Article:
Jim has an HP OfficeJet 6700 printer and he's having trouble printing in color now that he's upgraded to Yosemite. Leo says that HP probably has an updated driver for it. He should click on the drivers button at HP.com and it'll give him the drivers for his OS X version. He should just be sure he gets the driver that's compatible with OS X Yosemite. It's up to the manufacturers, especially with older hardware, to update the drivers and sometimes a software update will simply break connectivity.
Robert has an old Brother all-in-one printer, but it isn't supported with Windows 10 or even Windows 8. He can only do basic printing, but no scanning. How can he get around that? Leo says it's frustrating when support ends for a product. Leo says that Robert could get a third party scanner driver that will work. Ideally, he'll want a solution from Brother, but Leo says Hamrick's VueScan is a good option.
Pat is a watercolor artist, and is wondering what computer, printer, and DVD player she should get. Leo suggests getting something that would allow her to draw into the computer, though. For that, Leo would recommend the Microsoft Surface tablet, even though Pat has always had a Mac. He recommends that because of the stylus and the touch screen of it. To do a similar thing with a Mac, Pat would need to spend more to get a Wacom Cintiq, which is very expensive.
Julian bought an Epson Workforce Printer with Precision Core. Can he use third party ink cartridges with it? Leo says that he thinks those solutions are a false economy. First, they may replace the head when they replace the ink cartridge. But if it's a multi cartridge printer, then they probably won't.
David has a color photo printer, but he can't figure out how to get it to just print in black and white. Leo says it's in the printer settings. When he prints, he'll see a printer window and he'll want to go into the advanced printer settings and select "monochrome," "greyscale," or print in "black and white."
Donald would like to find a printer that's really good with ink. Leo says that companies don't really care about selling printers anymore, which is why they're so cheap. They make up the money with ink. Ink per gallon is one of the most expensive fluids around. They won't let consumers use third party cartridges, and they actually use circuitry to prevent it. It requires special formations of ink to print it out. And much of the ink doesn't get used on the page.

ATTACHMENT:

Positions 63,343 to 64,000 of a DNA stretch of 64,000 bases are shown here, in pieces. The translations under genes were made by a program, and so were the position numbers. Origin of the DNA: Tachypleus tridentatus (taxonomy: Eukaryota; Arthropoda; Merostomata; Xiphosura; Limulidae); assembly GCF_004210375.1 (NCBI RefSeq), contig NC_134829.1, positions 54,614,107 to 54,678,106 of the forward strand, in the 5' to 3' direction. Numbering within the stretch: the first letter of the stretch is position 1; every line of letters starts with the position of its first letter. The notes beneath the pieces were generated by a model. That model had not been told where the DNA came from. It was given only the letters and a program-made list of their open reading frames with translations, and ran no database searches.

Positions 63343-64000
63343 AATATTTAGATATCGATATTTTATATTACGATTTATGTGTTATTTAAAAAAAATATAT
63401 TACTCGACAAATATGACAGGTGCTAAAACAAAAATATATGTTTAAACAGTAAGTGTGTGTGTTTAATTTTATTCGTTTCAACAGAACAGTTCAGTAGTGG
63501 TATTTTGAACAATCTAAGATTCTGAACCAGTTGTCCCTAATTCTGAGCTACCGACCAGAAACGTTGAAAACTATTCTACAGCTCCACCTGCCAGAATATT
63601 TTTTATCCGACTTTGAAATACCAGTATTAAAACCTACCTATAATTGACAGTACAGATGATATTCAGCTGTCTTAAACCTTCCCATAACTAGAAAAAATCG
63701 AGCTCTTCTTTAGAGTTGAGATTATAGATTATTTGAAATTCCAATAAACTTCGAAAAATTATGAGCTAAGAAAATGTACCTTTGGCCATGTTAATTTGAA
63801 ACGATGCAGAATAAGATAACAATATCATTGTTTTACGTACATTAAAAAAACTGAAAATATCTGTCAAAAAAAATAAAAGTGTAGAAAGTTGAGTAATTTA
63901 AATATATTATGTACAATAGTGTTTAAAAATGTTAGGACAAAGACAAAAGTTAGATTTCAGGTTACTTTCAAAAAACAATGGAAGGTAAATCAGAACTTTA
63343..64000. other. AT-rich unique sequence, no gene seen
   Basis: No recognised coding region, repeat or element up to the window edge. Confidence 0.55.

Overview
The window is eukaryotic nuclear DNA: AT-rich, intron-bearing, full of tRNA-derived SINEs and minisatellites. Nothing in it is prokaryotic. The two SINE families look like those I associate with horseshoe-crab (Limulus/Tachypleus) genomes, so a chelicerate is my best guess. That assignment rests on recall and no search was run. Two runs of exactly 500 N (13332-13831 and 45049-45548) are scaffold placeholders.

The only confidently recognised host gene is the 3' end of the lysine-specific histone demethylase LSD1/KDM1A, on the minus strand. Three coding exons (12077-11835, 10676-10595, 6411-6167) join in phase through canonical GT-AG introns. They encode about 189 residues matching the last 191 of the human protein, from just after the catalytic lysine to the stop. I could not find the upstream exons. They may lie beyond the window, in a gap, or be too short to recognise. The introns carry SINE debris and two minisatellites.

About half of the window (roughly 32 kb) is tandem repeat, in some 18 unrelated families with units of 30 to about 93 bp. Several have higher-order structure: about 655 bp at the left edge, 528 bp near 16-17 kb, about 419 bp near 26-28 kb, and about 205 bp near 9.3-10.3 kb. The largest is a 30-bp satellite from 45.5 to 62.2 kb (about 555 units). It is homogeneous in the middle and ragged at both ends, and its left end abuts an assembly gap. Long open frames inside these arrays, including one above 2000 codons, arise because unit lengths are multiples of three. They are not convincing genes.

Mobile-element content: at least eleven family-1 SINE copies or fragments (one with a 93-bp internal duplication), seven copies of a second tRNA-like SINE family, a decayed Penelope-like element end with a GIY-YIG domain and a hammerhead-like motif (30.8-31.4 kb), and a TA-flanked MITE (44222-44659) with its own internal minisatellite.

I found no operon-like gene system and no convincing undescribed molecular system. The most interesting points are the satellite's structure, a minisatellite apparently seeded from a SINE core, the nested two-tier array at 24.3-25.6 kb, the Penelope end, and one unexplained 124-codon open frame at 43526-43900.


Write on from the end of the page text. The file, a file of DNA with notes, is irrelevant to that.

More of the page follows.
Paul got an Epson Workforce 3640 and he just can't get it to work. It won't print anything. Leo says to be sure he has the most recent drivers. It could be a broken printer, requiring Paul to return it. Paul should make sure he installs the driver before he plugs in the printer. It could also be a failing USB port.
Eric has an iPad and wants to be able to print wirelessly with his printer. But AirPrint doesn't work on it. Leo says that probably means his printer doesn't support AirPrint technology. There's more than one way to add support for this, though. Before AirPrint, there were apps that could do it. They were kind of kludgy, sending the file to the app and then to the printer.
Nick has heard about a technology that could turn any printer into an internet enabled computer. Leo says that the current state of the art is wireless, and using AirPlay, he can Air Print. But if he doesn't have that capability, then XPrintServer can take a USB printer and turn it into a internet enabled and networked printer. If it's older, then it may or may not work. HP did have a technology called JetDirect which did it.
(Disclaimer: xPrintServer is a sponsor)
Mike has a printer that he needs to have repaired, but he's worried that the printer memory could get hacked. Leo says that it's definitely possible. But Leo doesn't think it's really a cause of concern. At best, it'll only remember the last job it had. So it's not really that big of an issue, just a theoretical concern. Just because the memory is there, doesn't mean it can be accessed or that it will even stay there once it's unplugged.